JP – Head of Digital Marketing & Partners
Recommends: The Reason I Jump
Where to watch: Netflix (US) or DVD (UK)
Synopsis: The Reason I Jump is the beautiful documentary by Jerry Rothwell which was released in UK cinemas earlier this year. It’s loosely based on the book by Naoki Higashida which had a major impact when it was published in English. Higashida wrote the book when he was thirteen years old and explained his experience as a non-speaking autistic person. The film examines the lives of five young people who live with autism spectrum disorder.
How did it make you feel? I love this documentary. I thought I understood what autism was but I was wrong; this film enlightened me and changed my misconceptions. I’ve never seen a film made with such empathy, the filmmaker draws you in by immersing you into the experience of not being able to communicate with the people around you and the ones you love. He achieves this by using an expressionist approach to sound design, framing and camera movements – the result is revelatory.
Tina – Operations Administrator
Where to watch: Wide release in Feb 2022
Synopsis: Flee tells the extraordinary true story of a man, Amin, on the verge of marriage which compels him to reveal his hidden past for the first time.
How did it make you feel? As a personal highlight of this year’s London Film Festival, I couldn’t recommend it more – while Flee is a devastating depiction of the true horrors of immigration and global border systems, the film equally has joyous, uplifting moments of self-realisation and human connection.
Hannah – Impact Engagement Officer
Recommends: Reservation Dogs
Where to watch: Disney +
Synopsis: The show follows a group of Indigenous kids living on a reservation in Oklahoma, and they’re desperate to get out. It was directed, written and stars Indigenous people.
How did it make you feel? While watching Reservation Dogs I laughed, I smiled, and was really sobered by how unique this series is. The show is groundbreaking for indigenous representation in media and television, and actually deconstructs familiar and harmful tropes of Native experience used in pop culture. It really reaffirmed for me the importance of representation in film, and how crucial it is that diverse storytellers are given a platform to tell these stories. Which, in turn, has such an impact on society!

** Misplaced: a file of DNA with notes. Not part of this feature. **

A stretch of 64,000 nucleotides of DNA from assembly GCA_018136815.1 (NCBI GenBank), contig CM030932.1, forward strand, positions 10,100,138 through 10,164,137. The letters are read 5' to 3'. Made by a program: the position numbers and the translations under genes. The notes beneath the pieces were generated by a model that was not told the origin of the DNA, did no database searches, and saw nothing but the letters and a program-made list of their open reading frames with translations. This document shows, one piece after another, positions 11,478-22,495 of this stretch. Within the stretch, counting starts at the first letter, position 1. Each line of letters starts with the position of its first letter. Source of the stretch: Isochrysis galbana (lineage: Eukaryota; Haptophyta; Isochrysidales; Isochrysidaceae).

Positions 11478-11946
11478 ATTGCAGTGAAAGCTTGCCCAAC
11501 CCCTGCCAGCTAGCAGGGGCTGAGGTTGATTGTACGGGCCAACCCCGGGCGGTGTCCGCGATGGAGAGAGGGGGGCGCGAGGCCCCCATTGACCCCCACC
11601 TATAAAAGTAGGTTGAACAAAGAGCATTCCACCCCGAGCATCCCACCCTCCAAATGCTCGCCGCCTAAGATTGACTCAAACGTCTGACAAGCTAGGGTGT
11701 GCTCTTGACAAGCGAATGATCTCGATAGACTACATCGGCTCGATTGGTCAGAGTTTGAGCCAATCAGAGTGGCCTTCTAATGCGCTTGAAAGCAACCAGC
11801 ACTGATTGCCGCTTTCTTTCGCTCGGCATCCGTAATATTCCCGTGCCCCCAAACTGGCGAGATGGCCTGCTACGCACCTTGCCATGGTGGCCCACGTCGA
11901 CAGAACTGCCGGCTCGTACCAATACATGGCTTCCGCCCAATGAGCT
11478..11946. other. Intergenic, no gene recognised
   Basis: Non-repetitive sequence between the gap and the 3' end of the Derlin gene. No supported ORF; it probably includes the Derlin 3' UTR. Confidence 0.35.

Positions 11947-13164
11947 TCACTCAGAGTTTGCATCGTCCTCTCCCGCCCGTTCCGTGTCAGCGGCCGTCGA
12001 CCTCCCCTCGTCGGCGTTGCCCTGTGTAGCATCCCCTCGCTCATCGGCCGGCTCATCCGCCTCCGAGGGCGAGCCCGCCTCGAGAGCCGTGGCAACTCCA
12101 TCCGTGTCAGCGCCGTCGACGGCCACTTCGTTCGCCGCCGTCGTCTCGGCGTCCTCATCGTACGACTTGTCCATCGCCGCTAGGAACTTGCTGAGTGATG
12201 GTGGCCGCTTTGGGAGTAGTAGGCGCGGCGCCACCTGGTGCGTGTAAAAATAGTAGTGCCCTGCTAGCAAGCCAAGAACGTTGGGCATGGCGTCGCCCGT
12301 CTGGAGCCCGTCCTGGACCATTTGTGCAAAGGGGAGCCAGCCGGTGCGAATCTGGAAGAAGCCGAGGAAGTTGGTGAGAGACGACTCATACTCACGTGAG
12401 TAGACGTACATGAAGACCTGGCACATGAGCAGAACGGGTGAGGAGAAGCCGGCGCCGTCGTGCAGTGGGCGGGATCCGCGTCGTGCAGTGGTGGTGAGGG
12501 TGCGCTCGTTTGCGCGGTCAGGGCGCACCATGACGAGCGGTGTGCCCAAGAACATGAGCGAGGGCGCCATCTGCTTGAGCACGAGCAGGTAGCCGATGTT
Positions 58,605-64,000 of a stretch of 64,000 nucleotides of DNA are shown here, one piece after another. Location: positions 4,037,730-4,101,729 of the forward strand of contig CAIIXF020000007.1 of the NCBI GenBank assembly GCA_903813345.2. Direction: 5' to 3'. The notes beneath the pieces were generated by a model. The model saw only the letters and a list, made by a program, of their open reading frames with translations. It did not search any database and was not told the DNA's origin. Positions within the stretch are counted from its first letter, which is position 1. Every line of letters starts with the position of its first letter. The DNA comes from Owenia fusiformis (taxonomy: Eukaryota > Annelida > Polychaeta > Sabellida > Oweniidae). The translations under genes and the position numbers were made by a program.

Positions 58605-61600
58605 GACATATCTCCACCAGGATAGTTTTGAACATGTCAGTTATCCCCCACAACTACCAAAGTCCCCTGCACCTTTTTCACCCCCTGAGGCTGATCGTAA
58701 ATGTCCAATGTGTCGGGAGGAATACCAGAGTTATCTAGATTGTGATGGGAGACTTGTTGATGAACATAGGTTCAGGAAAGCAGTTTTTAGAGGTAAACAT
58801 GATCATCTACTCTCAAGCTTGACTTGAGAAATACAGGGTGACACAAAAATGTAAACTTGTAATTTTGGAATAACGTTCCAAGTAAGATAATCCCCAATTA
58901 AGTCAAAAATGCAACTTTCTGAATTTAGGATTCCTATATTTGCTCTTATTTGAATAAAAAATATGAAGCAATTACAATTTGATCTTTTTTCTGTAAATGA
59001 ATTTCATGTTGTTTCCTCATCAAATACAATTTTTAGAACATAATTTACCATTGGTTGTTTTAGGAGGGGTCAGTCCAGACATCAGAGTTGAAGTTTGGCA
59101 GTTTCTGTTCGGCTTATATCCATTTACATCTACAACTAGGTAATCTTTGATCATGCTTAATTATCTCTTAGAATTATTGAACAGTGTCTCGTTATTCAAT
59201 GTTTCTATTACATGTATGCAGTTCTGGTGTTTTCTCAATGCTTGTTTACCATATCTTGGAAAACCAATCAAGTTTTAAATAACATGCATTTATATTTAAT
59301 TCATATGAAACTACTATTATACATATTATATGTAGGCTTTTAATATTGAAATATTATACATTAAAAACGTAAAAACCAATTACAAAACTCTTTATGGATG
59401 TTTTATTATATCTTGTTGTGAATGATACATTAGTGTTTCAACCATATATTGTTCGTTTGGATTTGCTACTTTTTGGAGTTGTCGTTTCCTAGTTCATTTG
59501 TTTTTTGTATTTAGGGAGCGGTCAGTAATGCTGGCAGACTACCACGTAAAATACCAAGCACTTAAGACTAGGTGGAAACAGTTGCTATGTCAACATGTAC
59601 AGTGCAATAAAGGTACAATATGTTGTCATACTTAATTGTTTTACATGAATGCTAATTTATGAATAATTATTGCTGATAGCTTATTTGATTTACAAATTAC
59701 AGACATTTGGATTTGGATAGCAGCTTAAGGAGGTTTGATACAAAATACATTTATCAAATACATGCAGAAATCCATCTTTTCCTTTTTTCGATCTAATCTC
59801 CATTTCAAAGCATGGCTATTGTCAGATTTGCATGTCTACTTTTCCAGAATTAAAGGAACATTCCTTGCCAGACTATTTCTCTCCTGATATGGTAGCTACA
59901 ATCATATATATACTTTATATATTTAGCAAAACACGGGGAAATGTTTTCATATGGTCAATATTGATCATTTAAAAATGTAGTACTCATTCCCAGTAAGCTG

Laila – Impact Research Administrator
Where to watch: TBA – I watched it in a film festival this year!
Synopsis: An Egyptian film that won 2021 Cannes Critics Award. The film is about a family that is forced into a period of self-discovery after its authoritarian patriarch is accidentally turned into a chicken by a magician during a children’s birthday party. The film makes a social critic around poverty in Egypt and this is seen through the family’s representation.
How did it make you feel? When I first watched the film I was not sure how to feel. There were a few moments that did make me feel really sad! While some critics have written to say it’s a poignant film, I like to think it’s hopeful, as by shedding light on the genuine social problem in Egypt I hope that it can spark change.